Last week, I found myself sitting in an auditorium in Brussels—and listening to Europeans applaud genetically modified crops.
Yet it was no fantasy. I was at the 7th Forum for the Future of Agriculture —a one-day event by and for European farmers. Over a thousand were in attendance. Speakers who wanted to win a favorable reaction from the audience just had to put in a good word for GM foods. Biotechnology was a ready applause line.
This doesn’t mean the debate over GM foods in Europe is done. Acceptance still faces a significant amount of political and cultural resistance. But the global scientific community now agrees that biotechnology is an essential part of the solution to food and nutritional insecurity in the 21st century.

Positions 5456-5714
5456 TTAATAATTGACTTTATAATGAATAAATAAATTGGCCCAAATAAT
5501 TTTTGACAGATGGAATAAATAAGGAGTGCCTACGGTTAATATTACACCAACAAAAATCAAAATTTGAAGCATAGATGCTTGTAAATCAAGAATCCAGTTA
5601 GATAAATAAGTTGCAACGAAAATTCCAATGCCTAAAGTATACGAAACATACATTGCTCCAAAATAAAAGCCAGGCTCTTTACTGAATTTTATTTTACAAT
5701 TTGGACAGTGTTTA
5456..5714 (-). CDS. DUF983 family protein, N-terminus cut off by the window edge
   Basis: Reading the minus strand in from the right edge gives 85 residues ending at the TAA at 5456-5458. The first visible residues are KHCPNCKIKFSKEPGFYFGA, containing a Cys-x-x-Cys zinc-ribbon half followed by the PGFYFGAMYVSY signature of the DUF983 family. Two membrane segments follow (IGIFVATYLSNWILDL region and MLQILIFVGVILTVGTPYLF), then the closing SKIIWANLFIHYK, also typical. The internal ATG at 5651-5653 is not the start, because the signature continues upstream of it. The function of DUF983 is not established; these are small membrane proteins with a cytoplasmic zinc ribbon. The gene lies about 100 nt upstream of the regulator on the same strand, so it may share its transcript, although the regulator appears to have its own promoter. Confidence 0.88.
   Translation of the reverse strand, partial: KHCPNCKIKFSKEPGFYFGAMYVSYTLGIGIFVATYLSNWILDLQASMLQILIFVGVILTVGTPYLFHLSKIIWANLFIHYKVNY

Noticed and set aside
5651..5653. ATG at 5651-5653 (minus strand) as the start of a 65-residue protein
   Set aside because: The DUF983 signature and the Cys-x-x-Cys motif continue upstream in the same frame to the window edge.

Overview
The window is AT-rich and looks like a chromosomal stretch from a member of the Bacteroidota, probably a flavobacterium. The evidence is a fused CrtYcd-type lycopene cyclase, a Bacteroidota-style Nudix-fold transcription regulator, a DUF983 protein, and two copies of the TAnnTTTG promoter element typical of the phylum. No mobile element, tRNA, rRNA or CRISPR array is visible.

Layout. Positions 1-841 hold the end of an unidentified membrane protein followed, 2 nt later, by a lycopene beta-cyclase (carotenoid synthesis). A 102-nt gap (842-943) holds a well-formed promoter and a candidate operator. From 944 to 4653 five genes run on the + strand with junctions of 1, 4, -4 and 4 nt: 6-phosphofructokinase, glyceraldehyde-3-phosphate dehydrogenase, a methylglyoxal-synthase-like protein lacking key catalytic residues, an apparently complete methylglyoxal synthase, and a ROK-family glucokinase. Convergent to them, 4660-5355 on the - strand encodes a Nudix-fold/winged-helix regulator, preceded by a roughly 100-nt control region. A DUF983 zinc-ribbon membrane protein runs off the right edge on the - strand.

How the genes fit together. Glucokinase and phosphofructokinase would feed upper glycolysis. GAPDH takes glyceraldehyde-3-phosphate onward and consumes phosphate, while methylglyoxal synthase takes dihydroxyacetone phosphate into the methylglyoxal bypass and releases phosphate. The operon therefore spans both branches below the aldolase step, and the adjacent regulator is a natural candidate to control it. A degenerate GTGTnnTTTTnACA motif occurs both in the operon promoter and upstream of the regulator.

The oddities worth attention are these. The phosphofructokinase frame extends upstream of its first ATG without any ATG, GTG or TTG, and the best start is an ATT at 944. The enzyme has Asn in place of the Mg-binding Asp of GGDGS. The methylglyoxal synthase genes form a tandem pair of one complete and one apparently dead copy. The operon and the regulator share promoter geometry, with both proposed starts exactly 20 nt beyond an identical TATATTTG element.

GM foods are a subset of a larger issue that separates the United States and Europe: regulatory harmonization. This is the push to create common standards across international markets, so that product approvals on one side of the Atlantic receive the benefit of the doubt on the other side.
In other words, our regulations should work in tandem rather than in competition.
Read the full, original article: EU-US Regulatory Harmonization is a Problem Worth Fixing